What we have to consider when we think about the combination of genes and the internet is the “1000$ Genome”; that is, the day when we can do whole genome sequencing for under 1000$. Today that cost is still in the range of 30000-40000$ (these figures is for Knome) depending on whether you are a private individual or a researcher buying the service. So there are still some distance to cover, but I think nobody doubts that we will get down to the figure of 1000$ quite soon. And what will happen then? A full sequencing means that we will be able to look at the whole (or almost the whole) DNA of an individual, instead of the “snap-shots” that we are getting through the SNP-analyses provided by 23andMe etc. I think that we will be able to connect at least a number of dots through the information and knowledge that may come out as a result of a wider employment of full sequencing. It may even give us a better picture on the interaction between environmental and genetic factors in relation to disease, but also in conjunction to other traits which currently are not considered within the concept of disease. And it is within this theme that things start to get complicated as the question of the normal and abnormal might become: (1) defined in accordance with genetic factors and variations, (2) defined according to the laws of the market, as well as (3) be subject of a relocation from the public  to the private sphere. One of the questions that we have to address is whether this scientific and technological change will be accompanied by a cultural and social change as well, a change in our cultural understanding of disease whereby the concepts of normal and abnormal will be redefined according to genetic variations that are present in both normal and abnormal conditions and traits. We also need to address what impact a digital culture and digital biosociality might have upon these questions, especially in the light of future possibilities to actually obtain usable information from the web-based services.

From Biosociality to Digital Biosociality

Biosociality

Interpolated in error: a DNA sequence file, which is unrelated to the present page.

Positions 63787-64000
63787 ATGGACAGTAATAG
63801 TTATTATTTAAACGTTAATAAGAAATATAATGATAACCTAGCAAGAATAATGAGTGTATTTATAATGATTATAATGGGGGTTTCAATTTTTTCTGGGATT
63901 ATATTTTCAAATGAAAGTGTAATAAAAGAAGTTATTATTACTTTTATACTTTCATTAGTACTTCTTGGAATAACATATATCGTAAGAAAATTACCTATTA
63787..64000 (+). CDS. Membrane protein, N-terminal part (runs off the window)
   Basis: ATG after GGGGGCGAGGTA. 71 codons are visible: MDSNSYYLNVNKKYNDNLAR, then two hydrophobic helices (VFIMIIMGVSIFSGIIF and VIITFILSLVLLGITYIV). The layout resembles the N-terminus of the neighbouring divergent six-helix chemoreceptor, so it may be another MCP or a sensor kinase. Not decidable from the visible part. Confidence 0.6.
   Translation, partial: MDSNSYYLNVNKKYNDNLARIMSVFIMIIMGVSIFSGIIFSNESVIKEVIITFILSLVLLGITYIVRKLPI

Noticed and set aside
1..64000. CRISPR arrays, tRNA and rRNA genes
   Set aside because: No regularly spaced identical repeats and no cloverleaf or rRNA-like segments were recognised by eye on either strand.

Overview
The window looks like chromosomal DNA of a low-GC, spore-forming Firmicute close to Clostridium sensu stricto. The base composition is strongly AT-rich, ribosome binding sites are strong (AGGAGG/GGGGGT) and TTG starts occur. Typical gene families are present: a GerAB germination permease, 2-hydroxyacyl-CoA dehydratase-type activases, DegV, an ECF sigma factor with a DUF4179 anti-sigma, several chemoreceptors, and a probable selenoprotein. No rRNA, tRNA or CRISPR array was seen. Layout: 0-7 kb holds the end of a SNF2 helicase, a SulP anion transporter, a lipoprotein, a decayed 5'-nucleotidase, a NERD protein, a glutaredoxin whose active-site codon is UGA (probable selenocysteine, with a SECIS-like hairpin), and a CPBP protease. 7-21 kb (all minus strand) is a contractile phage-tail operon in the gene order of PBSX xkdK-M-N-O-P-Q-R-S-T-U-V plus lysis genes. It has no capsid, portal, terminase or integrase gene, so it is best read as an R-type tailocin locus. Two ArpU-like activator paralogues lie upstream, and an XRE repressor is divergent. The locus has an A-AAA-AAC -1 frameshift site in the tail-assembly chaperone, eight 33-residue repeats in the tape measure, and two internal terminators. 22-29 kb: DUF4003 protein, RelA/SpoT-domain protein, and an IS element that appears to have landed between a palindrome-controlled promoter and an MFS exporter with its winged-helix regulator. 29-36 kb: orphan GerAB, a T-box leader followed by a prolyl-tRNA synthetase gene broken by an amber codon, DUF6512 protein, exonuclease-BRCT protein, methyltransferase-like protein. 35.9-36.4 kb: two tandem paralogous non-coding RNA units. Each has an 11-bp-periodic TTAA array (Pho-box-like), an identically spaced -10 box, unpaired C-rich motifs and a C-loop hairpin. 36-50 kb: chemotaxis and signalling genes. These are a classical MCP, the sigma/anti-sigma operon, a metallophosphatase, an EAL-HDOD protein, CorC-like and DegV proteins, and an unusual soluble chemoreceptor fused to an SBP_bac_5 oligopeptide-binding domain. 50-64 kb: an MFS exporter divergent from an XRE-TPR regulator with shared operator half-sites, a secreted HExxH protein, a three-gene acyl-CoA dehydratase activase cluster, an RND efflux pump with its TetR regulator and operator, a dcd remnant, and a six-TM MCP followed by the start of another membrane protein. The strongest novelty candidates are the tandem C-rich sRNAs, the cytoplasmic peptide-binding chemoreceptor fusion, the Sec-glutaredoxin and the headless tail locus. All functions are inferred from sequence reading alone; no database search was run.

It is almost a truism nowadays to begin a text on the social and cultural aspects of genetics etc.  with the words:”The developments within genetics etc.” and I will refrain myself even though it is hard (just look at the many texts produced within the social and cultural sciences and you will notice all sorts of varieties of the example presented above). However, what theoretical concepts have emerged during the last 10-15 years of research on these social and cultural aspects?  One of the most influential concepts was originally coined by the American anthropologist Paul Rabinow, who already in 1992/1996 talked of an emerging biosociality, within which “it is not hard to imagine groups formed around the chromosome 17, locus 16, 256, site 654, 376 allelle variant with a guanine substitution (Rabinow 1996). The concept of biosociality was forged by Rabinow as a way to think through what kind of sociality might emerge as our knowledge of what a disease is were undergoing a process of considerable change. The concept were meant to stand in a contrast to the concept of socio-biology (see earlier posts: Biopolitcs) and to capture a “new” kind of social interaction as a consequence of developments within genetics etc. (Gibbons & Novas 2008, Rabinow 2008). Within the social and cultural sciences much attention has been dedicated to understand how the reclassification of many diseases shapes individual, as well as collective, identity formation and to explore the implications of genetic knowledge for how individuals understands themselves or relate to others. Moreover, another objective was to explore how these “new” identities might, through patient organizations etc., create new relationships between scientific experts and lay-people, bringing forward new ways of knowledge production within the medical sciences (Gibbons & Novas 2008, Jasanoff 2006, Rabeharisoa & Callon 2006). The concept of Biosociality has been one of the most widely used concepts when scholars have tried to make sense of these rather diverse fields of inquiry.